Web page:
Abstract THIS PAPER will describe the rationale, instrument, and technique of a cryosurgicallyproduced tonsillectomy in dogs. Rationale For many years excisional tonsillectomy has proved itself to be a very successful procedure in the vast majority of instances. Its object, the removal of the diseased structures, is achieved at a very low mortality rate, and healing results in good function. Nevertheless, even its most skillful practitioners and enthusiastic supporters acknowledge that it is by no means an ideal, carefree operation. For one thing, they caution that the threat of hemorrhage is ever present. This may occur during excision, because of the difficulty of securing certain deeply-placed vessels, or in the immediate postoperative period when ligatures can slip off. Brisk bleeding can also appear even days later when the slough that forms in the tonsillar bed separates.Although these complications can usually be prevented by meticulous hemostasis during surgery or by local tamponade References 1. Haase, F., and Noguera, J. T.: Hemostases in Tonsillectomy by Electrocautery , Arch Otolaryng 75:125-126 ( (Feb) ) 1962.Crossref 2. Johnson, F.: Electrocautery in Tonsil and Adenoid Surgery , Arch Otolaryng 75:127-129 ( (Feb) ) 1962.Crossref 3. Nievert, H.: "Studies of Prothrombin and Vitamin K," in Yearbook of Eye, Ear, Nose and Throat , L. Bothman, et al, ed., Chicago: Yearbook Pub, Inc., 1946. 4. Ward, A. T., Jr.: Technique to Prevent Bleeding Following Tonsillectomy and Adenoidectomy Laryngoscope 71:660-667 ( (June) ) 1961.Crossref 5. Smith, J. P.: Alleviation of Post-Tonsillectomy Pain and Infection , Laryngoscope 73:461-465 ( (April) ) 1963.Crossref 6. Hass, G. M., and Taylor, C. B.: Quantitative Hypothermal Method for Production of Local Injury of Tissue , Arch Path 45:563-580 ( (May) ) 1948.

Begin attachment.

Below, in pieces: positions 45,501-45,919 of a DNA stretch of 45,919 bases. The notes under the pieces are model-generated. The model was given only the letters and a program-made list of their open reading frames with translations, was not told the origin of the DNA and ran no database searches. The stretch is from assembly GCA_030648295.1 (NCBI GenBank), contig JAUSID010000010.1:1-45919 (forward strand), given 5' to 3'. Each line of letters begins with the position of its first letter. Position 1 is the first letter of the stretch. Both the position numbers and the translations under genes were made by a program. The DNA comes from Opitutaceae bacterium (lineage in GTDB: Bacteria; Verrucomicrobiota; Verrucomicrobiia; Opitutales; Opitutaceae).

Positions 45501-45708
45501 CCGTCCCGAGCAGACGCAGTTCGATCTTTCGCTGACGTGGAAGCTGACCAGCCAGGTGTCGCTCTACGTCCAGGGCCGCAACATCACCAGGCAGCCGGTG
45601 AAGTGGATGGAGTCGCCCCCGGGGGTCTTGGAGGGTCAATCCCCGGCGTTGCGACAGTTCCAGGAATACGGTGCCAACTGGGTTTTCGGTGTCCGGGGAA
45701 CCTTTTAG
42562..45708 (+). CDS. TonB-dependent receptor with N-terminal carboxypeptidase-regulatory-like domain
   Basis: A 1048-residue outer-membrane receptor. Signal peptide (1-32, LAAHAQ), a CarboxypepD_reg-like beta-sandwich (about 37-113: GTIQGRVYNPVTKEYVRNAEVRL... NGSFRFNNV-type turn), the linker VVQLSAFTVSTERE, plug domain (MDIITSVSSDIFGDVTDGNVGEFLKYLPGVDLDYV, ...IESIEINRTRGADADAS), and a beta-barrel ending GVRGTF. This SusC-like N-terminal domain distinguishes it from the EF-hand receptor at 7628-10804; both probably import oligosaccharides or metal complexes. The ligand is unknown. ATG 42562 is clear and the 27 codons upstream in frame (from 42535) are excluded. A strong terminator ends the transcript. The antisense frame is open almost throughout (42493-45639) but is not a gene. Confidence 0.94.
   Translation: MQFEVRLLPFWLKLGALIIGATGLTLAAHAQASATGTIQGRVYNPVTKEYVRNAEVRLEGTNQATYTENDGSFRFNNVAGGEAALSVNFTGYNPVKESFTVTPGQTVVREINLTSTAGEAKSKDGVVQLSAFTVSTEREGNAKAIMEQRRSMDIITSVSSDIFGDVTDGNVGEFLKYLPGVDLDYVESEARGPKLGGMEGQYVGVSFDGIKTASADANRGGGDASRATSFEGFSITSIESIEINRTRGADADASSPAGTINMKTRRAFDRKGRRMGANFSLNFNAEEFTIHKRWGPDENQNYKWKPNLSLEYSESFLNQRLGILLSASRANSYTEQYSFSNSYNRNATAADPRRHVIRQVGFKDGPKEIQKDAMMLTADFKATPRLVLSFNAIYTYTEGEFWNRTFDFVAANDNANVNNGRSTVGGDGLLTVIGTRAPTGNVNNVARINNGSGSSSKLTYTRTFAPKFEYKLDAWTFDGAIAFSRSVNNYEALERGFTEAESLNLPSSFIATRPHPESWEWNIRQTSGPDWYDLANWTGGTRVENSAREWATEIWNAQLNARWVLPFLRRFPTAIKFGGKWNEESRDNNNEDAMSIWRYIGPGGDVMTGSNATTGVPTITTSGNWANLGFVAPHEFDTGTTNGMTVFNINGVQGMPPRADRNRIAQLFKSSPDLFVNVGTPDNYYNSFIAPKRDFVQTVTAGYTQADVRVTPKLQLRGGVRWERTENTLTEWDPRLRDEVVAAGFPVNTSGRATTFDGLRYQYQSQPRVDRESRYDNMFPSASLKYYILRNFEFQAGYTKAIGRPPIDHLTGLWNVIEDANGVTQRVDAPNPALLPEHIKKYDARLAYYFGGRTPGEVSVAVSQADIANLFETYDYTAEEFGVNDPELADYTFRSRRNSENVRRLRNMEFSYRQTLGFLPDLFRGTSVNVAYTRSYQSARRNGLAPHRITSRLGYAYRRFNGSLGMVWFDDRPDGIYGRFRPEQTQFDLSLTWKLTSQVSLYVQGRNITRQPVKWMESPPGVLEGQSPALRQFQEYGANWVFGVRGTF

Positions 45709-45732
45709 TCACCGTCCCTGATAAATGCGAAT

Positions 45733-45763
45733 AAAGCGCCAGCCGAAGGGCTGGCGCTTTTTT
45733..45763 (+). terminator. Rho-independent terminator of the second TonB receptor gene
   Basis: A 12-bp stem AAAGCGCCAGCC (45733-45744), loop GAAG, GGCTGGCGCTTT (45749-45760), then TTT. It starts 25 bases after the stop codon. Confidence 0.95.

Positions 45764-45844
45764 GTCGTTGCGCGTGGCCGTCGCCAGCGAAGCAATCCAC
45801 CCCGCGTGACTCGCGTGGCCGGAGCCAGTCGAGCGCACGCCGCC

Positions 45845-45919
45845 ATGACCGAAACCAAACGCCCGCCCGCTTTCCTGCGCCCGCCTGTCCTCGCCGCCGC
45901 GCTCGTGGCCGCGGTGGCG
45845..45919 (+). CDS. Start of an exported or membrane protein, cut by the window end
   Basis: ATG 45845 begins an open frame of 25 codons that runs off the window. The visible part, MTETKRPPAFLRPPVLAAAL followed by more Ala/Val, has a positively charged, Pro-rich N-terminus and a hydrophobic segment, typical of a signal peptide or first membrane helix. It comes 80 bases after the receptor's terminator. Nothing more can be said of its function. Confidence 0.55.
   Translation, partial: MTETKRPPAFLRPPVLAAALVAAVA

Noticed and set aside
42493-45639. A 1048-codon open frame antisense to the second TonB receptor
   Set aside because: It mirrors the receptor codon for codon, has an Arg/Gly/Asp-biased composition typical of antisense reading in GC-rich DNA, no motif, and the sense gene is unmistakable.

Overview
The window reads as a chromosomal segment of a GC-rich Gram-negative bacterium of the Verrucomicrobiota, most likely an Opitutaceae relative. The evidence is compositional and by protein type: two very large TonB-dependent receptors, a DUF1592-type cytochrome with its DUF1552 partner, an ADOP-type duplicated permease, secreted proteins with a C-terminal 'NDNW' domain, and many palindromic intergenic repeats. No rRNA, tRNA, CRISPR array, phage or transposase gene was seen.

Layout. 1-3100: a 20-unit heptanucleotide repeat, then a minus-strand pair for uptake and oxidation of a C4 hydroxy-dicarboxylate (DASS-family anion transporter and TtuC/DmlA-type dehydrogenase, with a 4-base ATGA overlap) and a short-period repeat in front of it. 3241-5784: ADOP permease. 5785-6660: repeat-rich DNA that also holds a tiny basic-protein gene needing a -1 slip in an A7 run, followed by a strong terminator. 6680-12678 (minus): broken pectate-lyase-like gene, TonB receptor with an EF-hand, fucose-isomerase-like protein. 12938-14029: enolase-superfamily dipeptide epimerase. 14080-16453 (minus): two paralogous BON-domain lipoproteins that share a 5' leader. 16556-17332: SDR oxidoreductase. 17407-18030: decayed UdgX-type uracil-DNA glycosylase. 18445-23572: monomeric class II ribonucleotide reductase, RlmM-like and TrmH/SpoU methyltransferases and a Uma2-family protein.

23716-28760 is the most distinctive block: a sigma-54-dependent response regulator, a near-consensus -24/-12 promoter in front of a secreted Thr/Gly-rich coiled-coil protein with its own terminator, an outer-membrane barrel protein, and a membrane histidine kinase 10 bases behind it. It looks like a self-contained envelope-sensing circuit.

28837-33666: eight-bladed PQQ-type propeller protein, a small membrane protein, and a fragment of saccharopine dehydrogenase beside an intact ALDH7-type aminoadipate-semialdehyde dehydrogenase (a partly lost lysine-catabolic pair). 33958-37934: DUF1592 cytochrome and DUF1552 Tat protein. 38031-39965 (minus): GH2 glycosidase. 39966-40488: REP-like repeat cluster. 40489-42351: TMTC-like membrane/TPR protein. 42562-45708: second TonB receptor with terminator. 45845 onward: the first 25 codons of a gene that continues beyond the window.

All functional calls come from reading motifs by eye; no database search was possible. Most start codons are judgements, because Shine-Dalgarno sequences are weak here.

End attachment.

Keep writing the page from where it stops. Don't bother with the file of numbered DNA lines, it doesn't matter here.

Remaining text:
Archives of Otolaryngology – American Medical Association
Published: Apr 1, 1965